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Mature Beans

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Mature Beans

Post  Chopper on 7/1/2010, 8:02 pm

I have green, yellow and black beans growing and a vacation around the corner. The seeds of the black beans are meant to mature on the vine, but were I unable to pick the yellow or green beans at the right time and the seeds matured in the pod, is there any reason I could not dry them and use them the same as any other dried bean?

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Re: Mature Beans

Post  kimbertangleknot on 7/1/2010, 8:07 pm

I don't see why not. I'm sure they might not taste as yummy as the lesser mature pod, but that's nothing that a little bacon grease, fat back, salt, or anything else can't fix. Smile

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Re: Mature Beans

Post  Megan on 7/1/2010, 8:22 pm

I'm very glad this subject came up. If you want dry beans, how long do you leave them on the plant? I have black and lima beans growing, the packet says black ones can be used as snap or dry. I am clueless.... Very Happy

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Re: Mature Beans

Post  Chopper on 7/1/2010, 9:19 pm

Found re: black beans:

"Harvest your beans after the pods have dried completely and the beans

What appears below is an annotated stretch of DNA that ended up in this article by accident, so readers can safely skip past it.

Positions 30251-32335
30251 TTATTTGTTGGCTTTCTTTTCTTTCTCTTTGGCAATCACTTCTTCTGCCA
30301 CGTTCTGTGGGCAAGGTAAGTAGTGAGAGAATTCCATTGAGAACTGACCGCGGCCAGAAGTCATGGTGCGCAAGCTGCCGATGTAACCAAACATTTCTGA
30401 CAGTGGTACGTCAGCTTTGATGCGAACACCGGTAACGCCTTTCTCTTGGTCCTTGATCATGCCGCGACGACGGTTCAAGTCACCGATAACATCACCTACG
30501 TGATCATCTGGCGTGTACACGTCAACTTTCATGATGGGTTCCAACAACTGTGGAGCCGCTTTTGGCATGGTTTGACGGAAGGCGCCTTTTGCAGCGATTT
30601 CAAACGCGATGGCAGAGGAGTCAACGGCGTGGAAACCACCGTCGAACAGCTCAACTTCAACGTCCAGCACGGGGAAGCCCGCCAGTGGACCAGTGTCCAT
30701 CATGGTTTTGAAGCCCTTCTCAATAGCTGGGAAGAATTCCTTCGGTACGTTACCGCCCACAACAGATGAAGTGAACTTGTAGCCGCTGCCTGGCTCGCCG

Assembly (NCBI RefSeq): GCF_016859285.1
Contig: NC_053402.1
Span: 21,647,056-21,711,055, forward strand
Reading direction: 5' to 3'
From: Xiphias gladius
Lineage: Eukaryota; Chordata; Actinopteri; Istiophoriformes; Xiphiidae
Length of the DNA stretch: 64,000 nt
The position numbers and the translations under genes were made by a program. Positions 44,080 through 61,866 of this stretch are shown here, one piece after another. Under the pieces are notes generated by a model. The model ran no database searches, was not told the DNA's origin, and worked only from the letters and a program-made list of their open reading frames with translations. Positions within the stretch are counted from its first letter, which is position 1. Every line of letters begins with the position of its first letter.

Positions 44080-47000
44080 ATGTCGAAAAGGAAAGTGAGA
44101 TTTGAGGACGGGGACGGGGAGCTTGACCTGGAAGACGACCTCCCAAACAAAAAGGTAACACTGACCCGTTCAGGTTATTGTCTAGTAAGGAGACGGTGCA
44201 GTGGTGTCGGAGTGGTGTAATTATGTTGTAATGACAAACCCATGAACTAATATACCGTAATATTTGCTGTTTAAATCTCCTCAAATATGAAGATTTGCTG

have turned black. (If you pick a few and find the beans are still
white and the pods are moist, allow them to dry further before
harvesting the rest.) When they’re ready for picking, crack open the
pods to remove the beans, and spread them on a flat surface to dry for
another day or two. After that, place the beans in a container in a
cool, dry place and use as needed."

Chopper

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Dried beans?

Post  ander217 on 7/2/2010, 9:17 am

Yes, you can use your beans in both the shelly or dried stages.

I was just discussing this with Megan in a private mail - why does no one mention using beans in the shelly stage anymore? When bean seeds fully develop in the pods, but haven't yet dried, they are in the shelly stage. At that point if they are cooked they have a wonderful flavor. They can also be blanched and frozen.(Remember to boil bean seeds for a minimum of ten minutes to destroy the lectin - especially red kidney beans which contain it in toxic amounts.)

For me, eating fresh shelly beans versus dried beans is akin to eating fresh sweet corn in the milk stage versus allowing it to dry on the cob before cooking. There is just no comparison in flavor.

We have traditionally picked our beans when most of the pods are in the shelly stage. The few that have gone on to the dried stage are threshed and stored for dried beans, but the majority of the harvest is used in the fresh stage.

I urge all of you to try some shelly beans this year, whether it be fresh limas, dragon's tongue, black beans, wren's egg, improved horticulture, great northern, or just about any other variety you can name, even snap beans that get away from you and produce large seeds. Field peas are best when shelled fresh,too, IMO - we had our first mess of shelly Purple Hull Peas last night - they were SO good.

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Re: Mature Beans

Post  Megan on 7/2/2010, 10:18 am

@ander217 wrote:Yes, you can use your beans in both the shelly or dried stages.